HONG KONG, Nov 17 (Reuters) – China’s yuan weakened on Thursday to its lowest in nearly a week as a spike in COVID-19 cases in the southern province of Guangdong sparked worries over a return to broader lockdowns.
The surge in cases tempered recent enthusiasm over signs that China was easing its strict policy on COVID-related restrictions, which had lifted the yuan to its strongest in nearly two months early this week.
“Fears of rising covid infections at home could force authorities to revert back to broader lockdowns,” Maybank analyst Saktiandi Supaat said in a report.
The People’s Bank of China set the midpoint rate at 7.0655 per dollar prior to the market open, weaker than the previous fix 7.0363.
The spot market rate opened at 7.0922 per dollar and was at 7.1313 at midday, 314 pips weaker than the previous late session close and 0.93 percent away from the midpoint. The spot rate is allowed to trade within a range 2 percent above or below the official fixing on any given day.
The offshore yuan rate was trading at 7.1416 per dollar.
Guangzhou, a city of nearly 19 million in Guangdong province, reported a rise in COVID-19 infections in data released on Thursday and is now the largest among China’s recent outbreaks.
Iris Pang, chief economist for Greater China at ING, said a mild correction in the yuan was expected after the strong rebound early this week.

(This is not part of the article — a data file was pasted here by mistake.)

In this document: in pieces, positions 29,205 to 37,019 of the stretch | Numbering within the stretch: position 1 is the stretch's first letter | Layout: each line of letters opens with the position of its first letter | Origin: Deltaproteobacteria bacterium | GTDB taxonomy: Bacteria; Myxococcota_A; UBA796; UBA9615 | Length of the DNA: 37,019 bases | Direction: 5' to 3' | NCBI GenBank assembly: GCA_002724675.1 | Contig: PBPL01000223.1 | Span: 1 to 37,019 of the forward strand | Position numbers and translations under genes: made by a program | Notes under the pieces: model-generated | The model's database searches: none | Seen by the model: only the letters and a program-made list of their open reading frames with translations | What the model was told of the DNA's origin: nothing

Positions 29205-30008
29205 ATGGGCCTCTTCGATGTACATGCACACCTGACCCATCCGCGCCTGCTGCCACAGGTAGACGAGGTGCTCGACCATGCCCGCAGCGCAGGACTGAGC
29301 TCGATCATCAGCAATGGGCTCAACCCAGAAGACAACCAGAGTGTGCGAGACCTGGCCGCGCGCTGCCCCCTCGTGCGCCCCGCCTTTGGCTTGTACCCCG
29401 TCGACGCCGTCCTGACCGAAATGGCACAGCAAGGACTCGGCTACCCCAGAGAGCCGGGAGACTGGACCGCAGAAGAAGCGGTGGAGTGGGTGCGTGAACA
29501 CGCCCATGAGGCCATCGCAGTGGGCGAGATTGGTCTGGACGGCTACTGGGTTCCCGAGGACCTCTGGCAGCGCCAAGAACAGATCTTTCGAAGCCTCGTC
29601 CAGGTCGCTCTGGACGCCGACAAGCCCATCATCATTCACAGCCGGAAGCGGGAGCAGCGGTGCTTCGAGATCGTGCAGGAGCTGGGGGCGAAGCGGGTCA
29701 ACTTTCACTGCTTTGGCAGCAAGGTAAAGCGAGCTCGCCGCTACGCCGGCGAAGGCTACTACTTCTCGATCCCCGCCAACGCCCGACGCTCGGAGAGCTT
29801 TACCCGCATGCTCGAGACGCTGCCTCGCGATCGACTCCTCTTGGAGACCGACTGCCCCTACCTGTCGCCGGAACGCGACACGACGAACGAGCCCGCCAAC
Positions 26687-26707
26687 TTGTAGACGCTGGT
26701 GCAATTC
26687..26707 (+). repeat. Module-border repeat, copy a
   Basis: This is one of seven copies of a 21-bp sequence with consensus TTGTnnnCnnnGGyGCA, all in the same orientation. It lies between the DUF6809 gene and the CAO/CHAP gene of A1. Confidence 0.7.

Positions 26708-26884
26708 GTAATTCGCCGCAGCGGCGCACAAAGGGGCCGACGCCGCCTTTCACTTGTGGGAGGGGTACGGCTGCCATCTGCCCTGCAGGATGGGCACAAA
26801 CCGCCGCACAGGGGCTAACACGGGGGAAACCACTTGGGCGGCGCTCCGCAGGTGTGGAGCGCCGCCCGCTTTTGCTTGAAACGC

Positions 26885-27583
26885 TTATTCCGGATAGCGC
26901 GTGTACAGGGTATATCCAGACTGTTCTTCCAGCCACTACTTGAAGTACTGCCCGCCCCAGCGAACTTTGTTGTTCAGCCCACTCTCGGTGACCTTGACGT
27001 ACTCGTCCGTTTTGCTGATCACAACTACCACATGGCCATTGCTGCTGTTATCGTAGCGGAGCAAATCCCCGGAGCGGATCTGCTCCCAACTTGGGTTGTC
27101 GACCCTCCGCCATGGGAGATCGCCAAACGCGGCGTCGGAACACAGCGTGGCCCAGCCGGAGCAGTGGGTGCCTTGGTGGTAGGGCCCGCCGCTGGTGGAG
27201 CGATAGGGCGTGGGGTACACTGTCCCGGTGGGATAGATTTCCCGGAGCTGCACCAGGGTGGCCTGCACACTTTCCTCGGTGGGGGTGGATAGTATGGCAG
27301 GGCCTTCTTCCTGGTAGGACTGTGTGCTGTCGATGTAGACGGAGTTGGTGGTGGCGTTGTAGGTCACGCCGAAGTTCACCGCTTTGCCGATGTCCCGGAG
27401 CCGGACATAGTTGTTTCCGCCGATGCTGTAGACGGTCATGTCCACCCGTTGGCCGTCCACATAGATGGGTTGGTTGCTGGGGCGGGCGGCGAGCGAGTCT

ING recently raised its year-end forecast for the yuan to 7.22 per dollar from 7.4.
“China has eased COVID restrictions and is giving more breathing room for property developers. The domestic economy should bottom from here,” Pang said.
Offshore one-year non-deliverable forwards contracts (NDFs), considered the best available proxy for forward-looking market expectations of the yuan’s value, traded at 6.9775, or 1.26 percent away from the midpoint.
One-year NDFs are settled against the midpoint, not the spot rate.
The global dollar index rose to 106.501 from the previous close of 106.281, as strong U.S. retail data cast doubt on market bets that inflation is in retreat and U.S. interest rates need not rise too much further. (Reporting by Georgina Lee; Editing by Edmund Klamann)